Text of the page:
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What is a Level Right (R) Compressor in the suspension system?

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It is a compressor that pumps up the air shocks on rear of vehicle.it has a level sensor on suspension and when you load it the compressor will kick on to adjust vehicle height

Posted on Sep 27, 2010

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Posted on Jan 02, 2017

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2003 GMC Envoy air ride suspension won't work


The compressor is 600 bucks. If you can hear it running, then one or more plastic air lines going up to each shock is cracked . The level sensor may not be turning the compressor on. If you have experienced high water or a lot of snow and salt the system needs to be looked at to see what failed.

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06 cad STS. Loud pitch noise coming from trunk area. Not the parking assist. Does it while driving. Only ways to make it stop is to cut off car. Sometimes comes right back on when start car back up


Air compressor for load leveling system ?

Automatic Level Control (ALC) Compressor
(2) Automatic Level Control (ALC) Exhaust Solenoid

The Automatic Level Control (ALC) system automatically adjusts the rear height of the vehicle in response to changes in vehicle loading.
The ALC system consists of the Electronic Suspension Control module, 2 position sensors, an air compressor assembly, an ALC compressor relay, an intake hose and filter, an air tube, and 2 rear shock absorbers. The air compressor assembly consists of an air compressor and an air dryer mounted on a bracket. The air compressor head is a replaceable part of the air compressor. The exhaust solenoid is a non-replaceable part of the air compressor head.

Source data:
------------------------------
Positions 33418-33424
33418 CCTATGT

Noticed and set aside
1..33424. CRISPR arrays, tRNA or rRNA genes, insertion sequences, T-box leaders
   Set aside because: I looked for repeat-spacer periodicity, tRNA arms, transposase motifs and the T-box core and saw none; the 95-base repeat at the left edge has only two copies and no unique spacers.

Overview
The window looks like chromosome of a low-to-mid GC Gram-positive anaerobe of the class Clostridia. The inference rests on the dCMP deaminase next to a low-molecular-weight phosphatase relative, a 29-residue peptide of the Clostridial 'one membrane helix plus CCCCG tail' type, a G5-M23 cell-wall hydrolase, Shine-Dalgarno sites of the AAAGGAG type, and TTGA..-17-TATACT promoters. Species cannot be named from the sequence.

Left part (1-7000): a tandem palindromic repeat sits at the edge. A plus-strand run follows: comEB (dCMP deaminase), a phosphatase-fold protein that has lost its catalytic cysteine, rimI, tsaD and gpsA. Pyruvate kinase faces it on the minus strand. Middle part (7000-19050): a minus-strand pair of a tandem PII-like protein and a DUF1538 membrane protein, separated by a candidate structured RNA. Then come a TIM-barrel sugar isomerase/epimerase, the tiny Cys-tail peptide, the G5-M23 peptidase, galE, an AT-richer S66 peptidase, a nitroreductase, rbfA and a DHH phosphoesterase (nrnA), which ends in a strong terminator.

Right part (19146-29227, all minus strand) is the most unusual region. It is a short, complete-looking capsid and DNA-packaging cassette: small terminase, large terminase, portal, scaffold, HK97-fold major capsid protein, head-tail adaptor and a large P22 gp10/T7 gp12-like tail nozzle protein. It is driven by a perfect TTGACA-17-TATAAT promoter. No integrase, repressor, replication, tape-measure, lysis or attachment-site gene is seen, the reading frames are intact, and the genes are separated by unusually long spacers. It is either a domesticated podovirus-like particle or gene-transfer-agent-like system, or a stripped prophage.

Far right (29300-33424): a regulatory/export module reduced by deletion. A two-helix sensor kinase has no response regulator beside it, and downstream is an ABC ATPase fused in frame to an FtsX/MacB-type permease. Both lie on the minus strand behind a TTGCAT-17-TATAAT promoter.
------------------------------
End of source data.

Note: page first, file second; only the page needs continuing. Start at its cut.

The vehicles rear vertical height is measured by the 2 position sensors. These 2 position sensors convert this rear height measurement into an analog voltage which is read by the ESC module. The ESC module then determines what action exhaust, compress, or no action shall take place. To compress, the ESC module switches the ELC compressor relay to ground.
The compressor is activated when the ignition is on, and weight is added to the vehicle. The exhaust solenoid is connected directly to the battery (+), enabling the system to exhaust with the ignition on or off when excess weight is removed.

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I have a 2006 lincoln navgator why in the front does it keep going down


The Navigator has an air ride (air bag) suspension system. It uses a compressor and air bags in the suspension to provide a smooth and level ride. These systems are fairly reliable, but can malfunction due to misuse or parts failure. A common problem with these is that you must turn off the air ride system before raising the vehicle on jacks or a lift. This is because the weight of the vehicle provides a feedback pressure to the compressor to allow it to determine proper level and shutoff point. If the vehicle's weight is removed from the suspension with the air ride on, the compressor can over-inflate the air bags and cause them to blow out and fail. Other things that can happen are leaking air hoses, o-rings, seals and such.

Nov 26, 2016 | Lincoln Cars & Trucks

1 Answer

Where exactly is the switch for the air suspension compressor on a 2006 Buick Lucerne CXL?


The automatic level control (ALC) system maintains a desired rear suspension position under all types of towing, hauling, and loading conditions.
The system uses the electronic suspension control module (ESCM), ALC relay, ALC compressor assembly, air dryer, air lines, LR and RR shock absorbers with integral air chambers, LR and RR suspension position sensors, exhaust valve, driver information center (DIC), and the serial data circuit to perform the system functions.
What switch ? there are sensors at the wheels that control the system .
The system uses the automatic level control module (ALCM) with integral suspension position sensor, ALC relay, ALC compressor assembly, air dryer, air lines, LR and RR shock absorbers with integral air chambers, exhaust valve, driver information center (DIC), and the serial data circuit to perform the system functions.

The

Jul 10, 2016 | Buick Cars & Trucks

1 Answer

2007 Yukon Denali XL autoride suspension light comes on intermittently